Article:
Arizona Coalition Against Domestic Violence, Battered Mothers’ Testimony Project: A Human Rights Approach to Child Custody and Domestic Violence (June 2003), pp. 33-34, 47-49.
The Arizona Coalition Against Domestic Violence carried out a two year study of 57 battered women who had gone through a custody battle in Arizona family courts. In the Arizona study, 72% of the mothers said they were not given an adequate chance to tell the court their side of the story and 41% were ordered into mediation though the court knew there was violence. (p. 48)
The Arizona studies main findings were:
a. In spite of evidence of violence against women and/or their children, (and with such violence documented in 63% of the cases) the courts consistently ordered sole or joint custody to perpetrators in 74% of the cases in Maricopa County and 56% of the cases in the other counties combined.
b. Income level, which was highly skewed towards father, seemed to have the most impact on the ultimate custody decision.
c. A mother represented by an attorney was more likely to win custody.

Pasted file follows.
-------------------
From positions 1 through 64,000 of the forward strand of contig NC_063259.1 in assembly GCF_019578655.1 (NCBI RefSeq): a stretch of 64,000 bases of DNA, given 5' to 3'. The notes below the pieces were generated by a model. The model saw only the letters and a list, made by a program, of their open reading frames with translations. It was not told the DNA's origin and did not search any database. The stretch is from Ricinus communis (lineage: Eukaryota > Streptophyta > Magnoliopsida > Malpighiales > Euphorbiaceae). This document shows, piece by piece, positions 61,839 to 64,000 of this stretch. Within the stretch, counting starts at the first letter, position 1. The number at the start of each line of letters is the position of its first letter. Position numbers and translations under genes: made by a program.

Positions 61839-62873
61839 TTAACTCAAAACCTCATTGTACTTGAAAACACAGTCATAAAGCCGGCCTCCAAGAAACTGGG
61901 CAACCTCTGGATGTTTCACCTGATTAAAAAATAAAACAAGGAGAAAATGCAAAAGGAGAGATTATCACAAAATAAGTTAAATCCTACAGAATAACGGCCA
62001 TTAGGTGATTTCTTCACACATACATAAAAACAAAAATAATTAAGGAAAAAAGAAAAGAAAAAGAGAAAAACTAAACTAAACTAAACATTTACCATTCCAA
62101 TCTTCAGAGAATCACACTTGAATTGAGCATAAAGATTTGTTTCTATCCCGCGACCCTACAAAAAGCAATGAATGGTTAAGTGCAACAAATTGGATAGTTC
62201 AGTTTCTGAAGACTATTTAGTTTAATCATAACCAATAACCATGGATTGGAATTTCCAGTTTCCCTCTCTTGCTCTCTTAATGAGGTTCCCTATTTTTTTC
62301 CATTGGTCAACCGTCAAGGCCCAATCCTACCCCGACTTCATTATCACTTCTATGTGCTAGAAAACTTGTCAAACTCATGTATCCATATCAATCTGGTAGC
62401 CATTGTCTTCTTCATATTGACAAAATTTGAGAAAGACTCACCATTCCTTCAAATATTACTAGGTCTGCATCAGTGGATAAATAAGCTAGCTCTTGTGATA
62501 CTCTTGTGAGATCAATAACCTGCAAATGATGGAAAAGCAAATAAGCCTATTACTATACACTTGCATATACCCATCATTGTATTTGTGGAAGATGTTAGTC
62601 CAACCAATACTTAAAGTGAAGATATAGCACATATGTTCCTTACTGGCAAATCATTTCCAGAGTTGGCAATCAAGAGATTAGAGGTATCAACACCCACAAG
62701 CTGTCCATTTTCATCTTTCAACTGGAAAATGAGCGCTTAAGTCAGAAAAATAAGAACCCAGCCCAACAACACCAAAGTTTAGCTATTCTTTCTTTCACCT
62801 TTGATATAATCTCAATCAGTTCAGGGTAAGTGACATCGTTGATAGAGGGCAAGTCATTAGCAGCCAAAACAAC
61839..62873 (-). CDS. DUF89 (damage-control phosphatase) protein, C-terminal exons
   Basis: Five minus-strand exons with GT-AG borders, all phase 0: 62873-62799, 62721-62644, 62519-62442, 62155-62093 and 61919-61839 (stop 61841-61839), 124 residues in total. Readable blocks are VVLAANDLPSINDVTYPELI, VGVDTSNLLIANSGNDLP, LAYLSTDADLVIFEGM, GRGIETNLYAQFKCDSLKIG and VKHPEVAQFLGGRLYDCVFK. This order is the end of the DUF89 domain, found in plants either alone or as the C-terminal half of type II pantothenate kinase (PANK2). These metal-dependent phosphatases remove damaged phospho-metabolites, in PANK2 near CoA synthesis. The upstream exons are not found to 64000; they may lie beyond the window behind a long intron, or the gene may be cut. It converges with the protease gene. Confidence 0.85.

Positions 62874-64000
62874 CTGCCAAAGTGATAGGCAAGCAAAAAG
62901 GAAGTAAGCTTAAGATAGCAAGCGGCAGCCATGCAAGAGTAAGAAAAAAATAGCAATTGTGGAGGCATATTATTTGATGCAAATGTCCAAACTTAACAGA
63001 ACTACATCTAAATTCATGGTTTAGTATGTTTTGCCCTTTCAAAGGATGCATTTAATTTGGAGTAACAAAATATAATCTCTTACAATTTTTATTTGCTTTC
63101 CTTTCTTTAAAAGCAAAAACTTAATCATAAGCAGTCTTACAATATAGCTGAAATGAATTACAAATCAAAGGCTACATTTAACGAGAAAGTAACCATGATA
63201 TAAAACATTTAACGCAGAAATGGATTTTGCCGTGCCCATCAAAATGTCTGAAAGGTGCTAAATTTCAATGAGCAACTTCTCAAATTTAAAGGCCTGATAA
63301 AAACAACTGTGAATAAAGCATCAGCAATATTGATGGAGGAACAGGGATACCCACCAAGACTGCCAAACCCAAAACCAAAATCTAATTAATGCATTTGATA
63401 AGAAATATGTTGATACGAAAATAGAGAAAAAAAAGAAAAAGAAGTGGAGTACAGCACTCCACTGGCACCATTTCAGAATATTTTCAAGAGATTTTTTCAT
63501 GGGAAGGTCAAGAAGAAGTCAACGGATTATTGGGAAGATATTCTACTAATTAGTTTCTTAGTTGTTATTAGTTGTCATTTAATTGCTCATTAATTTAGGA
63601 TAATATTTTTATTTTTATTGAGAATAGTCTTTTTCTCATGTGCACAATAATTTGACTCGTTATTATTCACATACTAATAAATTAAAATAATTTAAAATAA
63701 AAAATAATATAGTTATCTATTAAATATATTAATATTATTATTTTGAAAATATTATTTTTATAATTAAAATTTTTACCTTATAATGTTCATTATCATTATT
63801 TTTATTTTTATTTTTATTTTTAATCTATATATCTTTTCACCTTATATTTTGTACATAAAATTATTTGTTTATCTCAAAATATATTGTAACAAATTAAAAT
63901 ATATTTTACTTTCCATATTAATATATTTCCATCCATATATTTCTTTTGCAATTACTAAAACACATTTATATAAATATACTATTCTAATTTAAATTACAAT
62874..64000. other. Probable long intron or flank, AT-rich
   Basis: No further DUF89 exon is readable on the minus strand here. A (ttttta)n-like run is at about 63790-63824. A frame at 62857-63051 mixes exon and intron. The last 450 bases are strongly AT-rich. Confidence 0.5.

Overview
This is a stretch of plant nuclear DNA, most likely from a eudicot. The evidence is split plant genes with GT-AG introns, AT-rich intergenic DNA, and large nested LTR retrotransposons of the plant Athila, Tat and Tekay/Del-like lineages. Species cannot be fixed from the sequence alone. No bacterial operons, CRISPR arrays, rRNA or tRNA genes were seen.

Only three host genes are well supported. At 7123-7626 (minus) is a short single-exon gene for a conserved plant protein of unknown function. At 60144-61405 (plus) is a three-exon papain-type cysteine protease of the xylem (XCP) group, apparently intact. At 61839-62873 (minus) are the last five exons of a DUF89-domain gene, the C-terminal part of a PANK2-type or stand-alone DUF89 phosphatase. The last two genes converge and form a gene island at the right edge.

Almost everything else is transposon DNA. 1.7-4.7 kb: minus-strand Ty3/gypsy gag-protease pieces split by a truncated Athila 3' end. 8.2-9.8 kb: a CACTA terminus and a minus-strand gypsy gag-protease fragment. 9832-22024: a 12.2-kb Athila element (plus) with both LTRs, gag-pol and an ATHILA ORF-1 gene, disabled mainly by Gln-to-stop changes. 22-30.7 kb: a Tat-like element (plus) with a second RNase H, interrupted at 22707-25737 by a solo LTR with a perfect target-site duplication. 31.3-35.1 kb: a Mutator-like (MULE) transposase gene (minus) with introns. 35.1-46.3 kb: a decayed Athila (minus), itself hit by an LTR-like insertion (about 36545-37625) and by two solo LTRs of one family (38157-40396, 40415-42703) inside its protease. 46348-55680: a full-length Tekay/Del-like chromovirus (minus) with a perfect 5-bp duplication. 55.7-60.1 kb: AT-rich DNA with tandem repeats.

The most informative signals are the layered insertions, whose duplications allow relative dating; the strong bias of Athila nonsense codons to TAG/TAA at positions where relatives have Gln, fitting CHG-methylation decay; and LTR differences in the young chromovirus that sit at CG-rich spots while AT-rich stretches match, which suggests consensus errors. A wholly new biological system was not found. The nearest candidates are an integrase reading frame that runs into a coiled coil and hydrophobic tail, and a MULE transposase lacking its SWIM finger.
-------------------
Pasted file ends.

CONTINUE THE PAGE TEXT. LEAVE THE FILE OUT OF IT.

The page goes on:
d. Having a custody evaluator more likely resulted in the mother losing custody.
e. By and large, the systems of control the perpetrator established pre-divorce, including physical and sexual violence and child abuse, were maintained post-separation with the added ability to use the court system to abuse the victims.
f. Having an order of protection had no impact on the final custody decision; contrary to Arizona law, the courts simply ignored the documented existence of domestic violence.
g. The courts ignored well-known research and federal standards as 100% of the victims were ordered to go to mediation or a face-to-face meeting with the abuser.
h. A large number of perpetrators had weapons or used alcohol or drugs when with children.
i. A large number of judges thought that since the parties were separated, domestic violence was not a concern.
j. In a large number of cases, unsupervised visits were awarded or the supervisor was an untrained person such as a family member.
- Family courts ‘ignoring needs of domestic violence victims’ (guardian.co.uk)